Software-Defined Network (SDN) is a novel architecture created to address the issues of traditional and vertically integrated networks. To increase cost-effectiveness and enable logical control, SDN provides high programmability and centralized view of the network through separation of network traffic delivery (the "data plane") from network configuration (the "control plane"). SDN controllers and related protocols are rapidly evolving to address the demands for scaling in complex enterprise networks. Because of the evolution of modern SDN technologies, production networks employing SDN are prone to several security vulnerabilities. The rate at which SDN frameworks are evolving continues to overtake attempts to address their security issues. According to our study, existing defense mechanisms, particularly SDN-based firewalls, face new and SDN-specific challenges in successfully enforcing security policies in the underlying network. In this paper, we identify problems associated with SDN-based firewalls, such as ambiguous flow path calculations and poor scalability in large networks. We survey existing SDN-based firewall designs and their shortcomings in protecting a dynamically scaling network like a data center. We extend our study by evaluating one such SDN-specific security solution called FlowGuard, and identifying new attack vectors and vulnerabilities. We also present corresponding threat detection techniques and respective mitigation strategies.

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Dixit, Vaibhav Hemant, Doupé, Adam, Shoshitaishvili, Yan, Zhao, Ziming, Ahn, Gail-Joon.  2018.  AIM-SDN: Attacking Information Mismanagement in SDN-Datastores. Proceedings of the 2018 ACM SIGSAC Conference on Computer and Communications Security. :664-676.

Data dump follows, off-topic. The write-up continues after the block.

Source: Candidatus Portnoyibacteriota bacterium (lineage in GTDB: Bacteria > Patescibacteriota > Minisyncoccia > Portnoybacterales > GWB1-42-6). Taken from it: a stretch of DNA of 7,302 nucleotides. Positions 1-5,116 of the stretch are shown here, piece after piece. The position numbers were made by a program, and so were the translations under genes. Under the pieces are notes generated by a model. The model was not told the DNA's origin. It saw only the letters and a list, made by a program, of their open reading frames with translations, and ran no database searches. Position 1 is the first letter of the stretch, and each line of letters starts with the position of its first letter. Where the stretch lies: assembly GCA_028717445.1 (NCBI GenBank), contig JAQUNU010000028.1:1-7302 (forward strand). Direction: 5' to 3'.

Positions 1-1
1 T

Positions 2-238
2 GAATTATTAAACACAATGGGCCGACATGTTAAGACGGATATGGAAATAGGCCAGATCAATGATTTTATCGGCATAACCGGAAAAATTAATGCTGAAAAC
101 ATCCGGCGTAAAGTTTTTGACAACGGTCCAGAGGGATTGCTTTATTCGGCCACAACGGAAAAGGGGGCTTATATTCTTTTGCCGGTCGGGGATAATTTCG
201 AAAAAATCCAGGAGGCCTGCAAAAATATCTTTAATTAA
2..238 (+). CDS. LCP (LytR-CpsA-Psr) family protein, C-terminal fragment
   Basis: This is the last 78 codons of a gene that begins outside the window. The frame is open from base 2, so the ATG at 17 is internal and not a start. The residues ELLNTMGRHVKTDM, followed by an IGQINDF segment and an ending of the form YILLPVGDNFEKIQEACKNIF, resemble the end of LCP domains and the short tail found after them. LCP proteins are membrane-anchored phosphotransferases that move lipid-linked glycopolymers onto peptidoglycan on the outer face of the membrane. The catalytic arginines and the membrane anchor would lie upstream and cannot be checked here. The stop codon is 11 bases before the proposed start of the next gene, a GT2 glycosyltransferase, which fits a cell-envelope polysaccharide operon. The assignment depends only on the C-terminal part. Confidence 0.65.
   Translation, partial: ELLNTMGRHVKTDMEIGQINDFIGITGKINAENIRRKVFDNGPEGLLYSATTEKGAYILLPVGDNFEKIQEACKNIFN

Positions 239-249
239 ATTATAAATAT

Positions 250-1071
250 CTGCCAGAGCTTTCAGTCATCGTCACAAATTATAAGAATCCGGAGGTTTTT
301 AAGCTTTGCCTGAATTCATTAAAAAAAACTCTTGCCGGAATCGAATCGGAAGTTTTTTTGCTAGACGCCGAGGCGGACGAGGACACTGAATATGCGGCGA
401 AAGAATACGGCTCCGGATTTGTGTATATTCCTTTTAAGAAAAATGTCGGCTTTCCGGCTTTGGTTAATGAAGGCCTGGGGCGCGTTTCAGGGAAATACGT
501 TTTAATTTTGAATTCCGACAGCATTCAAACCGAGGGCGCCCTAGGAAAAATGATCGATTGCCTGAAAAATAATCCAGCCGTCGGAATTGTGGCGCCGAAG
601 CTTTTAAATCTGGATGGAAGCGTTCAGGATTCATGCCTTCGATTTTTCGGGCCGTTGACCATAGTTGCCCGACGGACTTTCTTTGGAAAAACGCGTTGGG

Network Management is a critical process for an enterprise to configure and monitor the network devices using cost effective methods. It is imperative for it to be robust and free from adversarial or accidental security flaws. With the advent of cloud computing and increasing demands for centralized network control, conventional management protocols like SNMP appear inadequate and newer techniques like NMDA and NETCONF have been invented. However, unlike SNMP which underwent improvements concentrating on security, the new data management and storage techniques have not been scrutinized for the inherent security flaws. In this paper, we identify several vulnerabilities in the widely used critical infrastructures which leverage the Network Management Datastore Architecture design (NMDA). Software Defined Networking (SDN), a proponent of NMDA, heavily relies on its datastores to program and manage the network. We base our research on the security challenges put forth by the existing datastore's design as implemented by the SDN controllers. The vulnerabilities identified in this work have a direct impact on the controllers like OpenDayLight, Open Network Operating System and their proprietary implementations (by CISCO, Ericsson, RedHat, Brocade, Juniper, etc). Using our threat detection methodology, we demonstrate how the NMDA-based implementations are vulnerable to attacks which compromise availability, integrity, and confidentiality of the network. We finally propose defense measures to address the security threats in the existing design and discuss the challenges faced while employing these countermeasures.